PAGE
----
This past October, I wrote a piece (no need to click anywhere, I’ll paste it below!) about how much I loved a show called Big Shot. It is (was) a Disney+ show about a girls’ basketball team and is (was) not at all aimed at me, a fully-grown man. However, I was charmed by its easygoing tone, always ready to hit play on the next episode. It never looked good for a Season 3 (Season 2 barely came together), so I suggested that you check out the complete run of the show, which you can watch with the whole family.
Disney, in all their infinite wisdom, is essentially deleting the show at the end of the month in a purge that will see many of their originals, from Willow to The World According to Jeff Goldblum to The Mighty Ducks: Game Changers, taken out with the garbage. They are not the only streamer to rethink their own library, and there’s nothing wrong with that, but with no DVD/Blu-Ray releases of these titles, they’re just…gone forever. There will be no legal way to watch them.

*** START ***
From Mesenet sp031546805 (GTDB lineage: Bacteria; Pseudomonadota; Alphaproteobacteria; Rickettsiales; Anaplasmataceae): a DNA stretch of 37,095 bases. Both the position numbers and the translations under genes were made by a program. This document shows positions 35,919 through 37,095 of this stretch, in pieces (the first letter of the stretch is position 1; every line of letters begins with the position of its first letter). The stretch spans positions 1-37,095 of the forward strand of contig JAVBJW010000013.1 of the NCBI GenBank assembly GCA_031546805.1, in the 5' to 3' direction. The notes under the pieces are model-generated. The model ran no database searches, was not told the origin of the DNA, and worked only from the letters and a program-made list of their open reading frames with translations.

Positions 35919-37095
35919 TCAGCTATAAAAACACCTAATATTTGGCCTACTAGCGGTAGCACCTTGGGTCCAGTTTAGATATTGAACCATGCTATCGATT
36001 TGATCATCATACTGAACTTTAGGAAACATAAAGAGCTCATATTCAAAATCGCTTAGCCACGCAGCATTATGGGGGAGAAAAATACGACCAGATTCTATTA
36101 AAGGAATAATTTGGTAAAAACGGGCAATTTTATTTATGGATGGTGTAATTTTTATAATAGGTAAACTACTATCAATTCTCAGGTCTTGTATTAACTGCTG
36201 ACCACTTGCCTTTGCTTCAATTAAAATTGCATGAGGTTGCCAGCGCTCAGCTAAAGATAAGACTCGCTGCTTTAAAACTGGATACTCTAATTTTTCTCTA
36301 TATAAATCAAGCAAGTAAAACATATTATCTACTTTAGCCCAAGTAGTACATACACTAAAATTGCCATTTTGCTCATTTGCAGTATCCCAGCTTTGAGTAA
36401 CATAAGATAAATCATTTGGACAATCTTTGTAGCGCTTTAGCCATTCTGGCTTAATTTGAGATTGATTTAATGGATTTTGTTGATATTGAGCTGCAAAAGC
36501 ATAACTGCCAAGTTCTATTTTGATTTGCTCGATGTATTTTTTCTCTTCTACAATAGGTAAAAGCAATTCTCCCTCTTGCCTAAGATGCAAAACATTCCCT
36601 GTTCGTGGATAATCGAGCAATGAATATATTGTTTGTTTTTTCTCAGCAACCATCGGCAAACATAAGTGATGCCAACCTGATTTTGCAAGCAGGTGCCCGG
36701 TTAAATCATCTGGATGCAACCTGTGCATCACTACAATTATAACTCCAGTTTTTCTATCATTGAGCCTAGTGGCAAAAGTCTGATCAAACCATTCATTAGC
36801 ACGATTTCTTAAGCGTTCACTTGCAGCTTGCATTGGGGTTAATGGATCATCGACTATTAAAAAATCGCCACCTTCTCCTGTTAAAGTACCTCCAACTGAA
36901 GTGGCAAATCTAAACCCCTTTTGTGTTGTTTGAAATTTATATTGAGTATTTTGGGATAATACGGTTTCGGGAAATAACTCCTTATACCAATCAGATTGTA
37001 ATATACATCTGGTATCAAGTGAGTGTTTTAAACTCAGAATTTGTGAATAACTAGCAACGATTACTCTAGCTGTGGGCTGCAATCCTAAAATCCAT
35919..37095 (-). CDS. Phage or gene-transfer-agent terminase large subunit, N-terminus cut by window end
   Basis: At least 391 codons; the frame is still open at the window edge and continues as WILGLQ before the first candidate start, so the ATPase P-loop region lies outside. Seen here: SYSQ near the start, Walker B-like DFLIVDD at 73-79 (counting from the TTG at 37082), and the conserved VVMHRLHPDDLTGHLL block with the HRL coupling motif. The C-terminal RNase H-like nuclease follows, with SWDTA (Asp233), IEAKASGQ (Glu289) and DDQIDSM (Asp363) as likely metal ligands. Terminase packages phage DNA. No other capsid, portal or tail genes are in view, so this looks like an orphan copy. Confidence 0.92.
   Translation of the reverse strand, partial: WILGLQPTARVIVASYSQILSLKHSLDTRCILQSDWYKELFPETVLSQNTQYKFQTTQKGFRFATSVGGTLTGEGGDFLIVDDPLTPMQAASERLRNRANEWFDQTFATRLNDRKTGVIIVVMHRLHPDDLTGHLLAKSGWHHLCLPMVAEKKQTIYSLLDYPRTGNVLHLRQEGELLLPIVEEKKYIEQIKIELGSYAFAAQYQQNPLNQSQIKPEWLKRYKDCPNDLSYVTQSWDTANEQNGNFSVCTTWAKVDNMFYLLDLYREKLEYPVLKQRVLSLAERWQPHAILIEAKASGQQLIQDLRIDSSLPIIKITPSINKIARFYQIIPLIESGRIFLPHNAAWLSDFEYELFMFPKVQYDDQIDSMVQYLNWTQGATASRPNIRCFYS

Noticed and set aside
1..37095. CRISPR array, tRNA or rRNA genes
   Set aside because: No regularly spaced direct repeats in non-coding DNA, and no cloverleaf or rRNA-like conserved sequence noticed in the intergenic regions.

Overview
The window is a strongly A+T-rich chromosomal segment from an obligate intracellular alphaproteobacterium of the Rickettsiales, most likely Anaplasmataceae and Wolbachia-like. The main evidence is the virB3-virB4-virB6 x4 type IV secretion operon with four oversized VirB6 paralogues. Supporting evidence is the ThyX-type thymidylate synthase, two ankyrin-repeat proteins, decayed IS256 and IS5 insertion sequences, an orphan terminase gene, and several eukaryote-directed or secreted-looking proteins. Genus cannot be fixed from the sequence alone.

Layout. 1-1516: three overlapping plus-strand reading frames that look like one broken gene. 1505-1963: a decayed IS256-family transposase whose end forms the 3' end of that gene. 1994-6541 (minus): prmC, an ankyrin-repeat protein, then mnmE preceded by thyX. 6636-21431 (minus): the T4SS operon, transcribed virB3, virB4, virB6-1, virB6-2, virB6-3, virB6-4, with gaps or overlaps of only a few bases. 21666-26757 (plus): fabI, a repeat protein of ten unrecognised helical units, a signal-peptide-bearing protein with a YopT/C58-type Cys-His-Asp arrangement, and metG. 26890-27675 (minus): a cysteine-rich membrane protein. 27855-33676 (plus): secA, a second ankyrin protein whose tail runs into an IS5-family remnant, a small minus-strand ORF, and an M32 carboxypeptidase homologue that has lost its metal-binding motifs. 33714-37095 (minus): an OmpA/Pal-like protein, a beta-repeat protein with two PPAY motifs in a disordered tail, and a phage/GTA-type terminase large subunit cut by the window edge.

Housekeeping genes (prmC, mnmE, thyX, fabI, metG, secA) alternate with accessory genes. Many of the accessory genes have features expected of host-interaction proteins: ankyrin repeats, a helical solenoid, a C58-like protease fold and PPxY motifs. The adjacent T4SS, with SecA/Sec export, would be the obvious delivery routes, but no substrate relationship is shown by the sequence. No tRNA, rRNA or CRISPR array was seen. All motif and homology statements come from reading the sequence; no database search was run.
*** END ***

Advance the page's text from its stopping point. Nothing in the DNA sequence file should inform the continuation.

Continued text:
That’s upsetting for a million different reasons, content revisionism chief among them. All that hard work from the casts and production crews, all deleted as you delete an old grocery list from your Notes app. John Stamos, star and producer of the show, tweeted, “I call BS” after Willow writer John Bickerstaff said, “They gave us six months (on the platform). Not even. This business has become absolutely cruel.”
Those who sail the sevens seas may still yet discover this buried treasure, but as the Writer’s Guild of America fights for fair wages from streaming residuals, this move is a slap in the face from the mighty hand of Disney, the world’s largest media conglomerate.
From the day of this publication, you have four days (until May 26) to watch this and any other show that is saying goodbye. I loved Big Shot, and it deserved better. Read my full thoughts below:
Big Shot, a Disney+ show that just dropped its second season, stars John Stamos as a high school girls’ basketball coach.
And you should watch it too.